Investing in a sleeping pillow is a great way to make sure you’re always prepared for that midday snooze. “When you are stressed or overly fatigued, it is very important to take a nap to get your energy level back up, your mind refreshed, and your mood lifted,” Veach says. That’s why she recommends investing in a great pillow so that you can get the best night’s sleep possible.
Increase in heart rate
Increased heart rate during early pregnancy may protect future offspring. Increased heart rate during early pregnancy may have a protective effect against autism, according to new research.
Changes in breast
During early pregnancy, you may experience breast changes, some of which may not be alarming, others which may cause a concern. During early pregnancy, your breasts may change in a variety of ways. Many people find that their breasts increase in size, especially in the first trimester.
In some cases, this is a normal occurrence. Breasts can also become soft and lopsided. Some women find that their breasts look lumpy and feel flabby. The breasts may also appear protruding during the first trimester.
Changes during pregnancy can mean that your breasts can look different. They may feel different, and may look different. Some breast changes during pregnancy include: skin changes newly noticeable darkening or thickening of the skin, redness, collapse of the breast tissue changes to the nipple swelling in the nipple. A full-term pregnancy causes milk to fill the breasts. After giving birth, the breasts may look different.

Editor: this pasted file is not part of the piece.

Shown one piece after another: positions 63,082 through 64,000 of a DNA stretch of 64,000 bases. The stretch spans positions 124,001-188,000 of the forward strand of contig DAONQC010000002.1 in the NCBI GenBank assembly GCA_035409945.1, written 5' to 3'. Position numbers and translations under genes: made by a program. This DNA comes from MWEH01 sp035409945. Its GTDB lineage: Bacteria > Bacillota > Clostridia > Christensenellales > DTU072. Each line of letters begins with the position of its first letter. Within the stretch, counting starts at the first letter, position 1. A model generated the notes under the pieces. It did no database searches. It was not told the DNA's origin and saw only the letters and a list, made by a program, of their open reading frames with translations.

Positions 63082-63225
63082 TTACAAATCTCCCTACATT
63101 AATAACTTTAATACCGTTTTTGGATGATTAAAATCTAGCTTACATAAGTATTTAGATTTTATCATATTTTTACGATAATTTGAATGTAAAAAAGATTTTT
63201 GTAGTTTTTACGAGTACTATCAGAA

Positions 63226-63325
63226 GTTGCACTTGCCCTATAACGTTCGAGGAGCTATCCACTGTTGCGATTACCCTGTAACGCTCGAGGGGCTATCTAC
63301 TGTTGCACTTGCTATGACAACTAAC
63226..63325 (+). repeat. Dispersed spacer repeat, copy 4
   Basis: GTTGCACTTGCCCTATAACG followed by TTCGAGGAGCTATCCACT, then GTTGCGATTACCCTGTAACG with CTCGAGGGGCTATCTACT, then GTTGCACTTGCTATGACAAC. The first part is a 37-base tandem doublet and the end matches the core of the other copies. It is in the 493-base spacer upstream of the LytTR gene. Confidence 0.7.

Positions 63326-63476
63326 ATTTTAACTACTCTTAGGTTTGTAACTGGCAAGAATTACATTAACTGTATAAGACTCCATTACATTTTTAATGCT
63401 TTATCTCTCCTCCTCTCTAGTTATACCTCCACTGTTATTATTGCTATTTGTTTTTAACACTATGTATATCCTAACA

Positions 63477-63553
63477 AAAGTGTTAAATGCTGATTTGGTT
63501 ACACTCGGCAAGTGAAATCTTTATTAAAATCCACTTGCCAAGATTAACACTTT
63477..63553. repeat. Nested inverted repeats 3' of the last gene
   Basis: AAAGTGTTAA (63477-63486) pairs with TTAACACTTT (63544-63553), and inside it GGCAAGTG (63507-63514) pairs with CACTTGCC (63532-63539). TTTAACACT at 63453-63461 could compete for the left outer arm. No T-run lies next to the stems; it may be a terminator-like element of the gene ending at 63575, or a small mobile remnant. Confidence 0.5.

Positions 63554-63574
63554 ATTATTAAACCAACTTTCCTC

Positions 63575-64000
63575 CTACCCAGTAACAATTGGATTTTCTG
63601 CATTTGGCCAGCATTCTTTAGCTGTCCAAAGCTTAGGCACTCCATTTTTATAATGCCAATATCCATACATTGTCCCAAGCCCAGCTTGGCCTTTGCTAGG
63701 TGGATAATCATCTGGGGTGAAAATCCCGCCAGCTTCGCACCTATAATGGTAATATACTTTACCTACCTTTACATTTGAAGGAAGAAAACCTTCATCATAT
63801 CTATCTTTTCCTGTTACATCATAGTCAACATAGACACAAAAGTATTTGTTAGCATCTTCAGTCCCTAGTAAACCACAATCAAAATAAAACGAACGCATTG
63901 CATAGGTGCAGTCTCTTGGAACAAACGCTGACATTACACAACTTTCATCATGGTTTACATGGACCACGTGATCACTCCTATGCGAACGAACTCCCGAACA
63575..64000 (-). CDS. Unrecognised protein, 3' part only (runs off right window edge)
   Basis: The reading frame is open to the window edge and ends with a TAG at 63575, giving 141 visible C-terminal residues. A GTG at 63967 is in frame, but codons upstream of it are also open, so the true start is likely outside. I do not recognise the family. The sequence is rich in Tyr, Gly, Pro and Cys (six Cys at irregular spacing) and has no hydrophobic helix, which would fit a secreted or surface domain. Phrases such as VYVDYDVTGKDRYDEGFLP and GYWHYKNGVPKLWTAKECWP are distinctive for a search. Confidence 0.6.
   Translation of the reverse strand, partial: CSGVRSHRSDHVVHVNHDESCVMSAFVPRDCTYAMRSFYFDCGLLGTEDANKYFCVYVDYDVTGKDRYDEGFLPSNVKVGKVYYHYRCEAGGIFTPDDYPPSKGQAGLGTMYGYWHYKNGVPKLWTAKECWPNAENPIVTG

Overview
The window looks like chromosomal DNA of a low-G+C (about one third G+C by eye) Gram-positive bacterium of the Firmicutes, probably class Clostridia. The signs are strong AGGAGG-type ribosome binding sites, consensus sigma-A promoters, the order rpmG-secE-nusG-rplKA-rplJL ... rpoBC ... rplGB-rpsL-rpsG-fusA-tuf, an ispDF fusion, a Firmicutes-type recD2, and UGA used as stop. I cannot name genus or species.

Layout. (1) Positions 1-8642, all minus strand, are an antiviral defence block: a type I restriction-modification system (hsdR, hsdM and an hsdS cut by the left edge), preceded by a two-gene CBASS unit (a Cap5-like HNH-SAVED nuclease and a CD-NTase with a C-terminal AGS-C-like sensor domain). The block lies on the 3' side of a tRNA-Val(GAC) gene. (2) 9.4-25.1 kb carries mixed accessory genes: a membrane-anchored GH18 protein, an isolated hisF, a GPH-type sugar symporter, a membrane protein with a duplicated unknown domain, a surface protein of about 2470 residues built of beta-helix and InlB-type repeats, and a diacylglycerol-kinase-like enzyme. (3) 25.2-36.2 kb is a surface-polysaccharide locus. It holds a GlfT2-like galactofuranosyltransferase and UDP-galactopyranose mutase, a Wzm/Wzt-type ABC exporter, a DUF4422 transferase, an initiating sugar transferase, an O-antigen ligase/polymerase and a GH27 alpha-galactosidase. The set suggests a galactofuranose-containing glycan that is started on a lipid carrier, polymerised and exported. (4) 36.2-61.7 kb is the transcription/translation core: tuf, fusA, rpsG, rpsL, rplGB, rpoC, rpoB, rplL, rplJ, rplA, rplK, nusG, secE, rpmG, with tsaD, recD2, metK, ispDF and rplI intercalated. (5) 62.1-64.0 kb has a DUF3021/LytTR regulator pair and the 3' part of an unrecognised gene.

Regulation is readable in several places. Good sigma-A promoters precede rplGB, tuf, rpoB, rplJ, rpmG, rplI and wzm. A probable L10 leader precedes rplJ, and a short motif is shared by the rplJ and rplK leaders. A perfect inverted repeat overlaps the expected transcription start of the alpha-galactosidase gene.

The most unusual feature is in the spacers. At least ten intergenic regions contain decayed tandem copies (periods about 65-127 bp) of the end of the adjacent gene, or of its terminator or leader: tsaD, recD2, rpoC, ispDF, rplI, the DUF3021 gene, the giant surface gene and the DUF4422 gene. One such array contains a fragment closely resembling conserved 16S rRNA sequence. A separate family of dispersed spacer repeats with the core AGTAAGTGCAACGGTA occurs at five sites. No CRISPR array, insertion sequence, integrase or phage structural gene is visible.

A change in breast size may be cause for concern, especially if it lasts for several days. While it is normal to notice some changes in the breasts during the first trimester, more changes can occur later on.
Most women do not notice an increase in breast size during early pregnancy. Some women notice that their breasts may become larger. However, most do not notice an increase in the volume.
Change of skin color
Sometimes, during early pregnancy, a woman may notice a vaginal rash or patch of darkening skin around the vaginal opening. This occurs because the follicles in the vagina are forming. A pregnant woman may not be aware of the rash until it changes during the later weeks of pregnancy, when the developing fetus is directly on the vaginal skin.
Change in mood swings during early pregnancy may occur for multiple reasons, including sleep disruption, anxiety, or stress, hormonal fluctuations, change in appetite, or excitement about pregnancy, in addition to the actual pregnancy.
Hormonal changes during the early weeks of pregnancy have been linked to adverse maternal, fetal and behavioral outcomes.
Frequent urination at early pregnancy stage have long been recognized as a risk of a child having a low birth weight. Researchers have tried to find out why, in order to devise better ways to help pregnant women.
A review of studies concluded that regular bladder leakage is associated with a lower risk of preterm birth, as well as prolonged cervical length and elevated risk for placenta previa. According to a review of 6 randomized clinical trials, those with frequent urination, which is what tends to happen during pregnancy, have increased fetal growth and increase their risk of preterm birth. In addition, the urine of women who have frequent urinary leakage is thought to have a higher concentration of bacteria, which may play a role in premature birth.
Boating and constipation
Bloating and constipation during early pregnancy is very common. Most women will experience these symptoms at some point during their pregnancy. Bloating is a symptom that occurs due to increased fluid levels. Constipation is a symptom of decreased bowel movement.
These symptoms are very common during pregnancy and don’t need to worry about it unless, if the symptoms persist, or if they are accompanied by other symptoms, you may need to visit a doctor for a check up.
A small number of women experience bloating and constipation during early pregnancy. Symptoms may worsen if an expectant woman is dehydrated.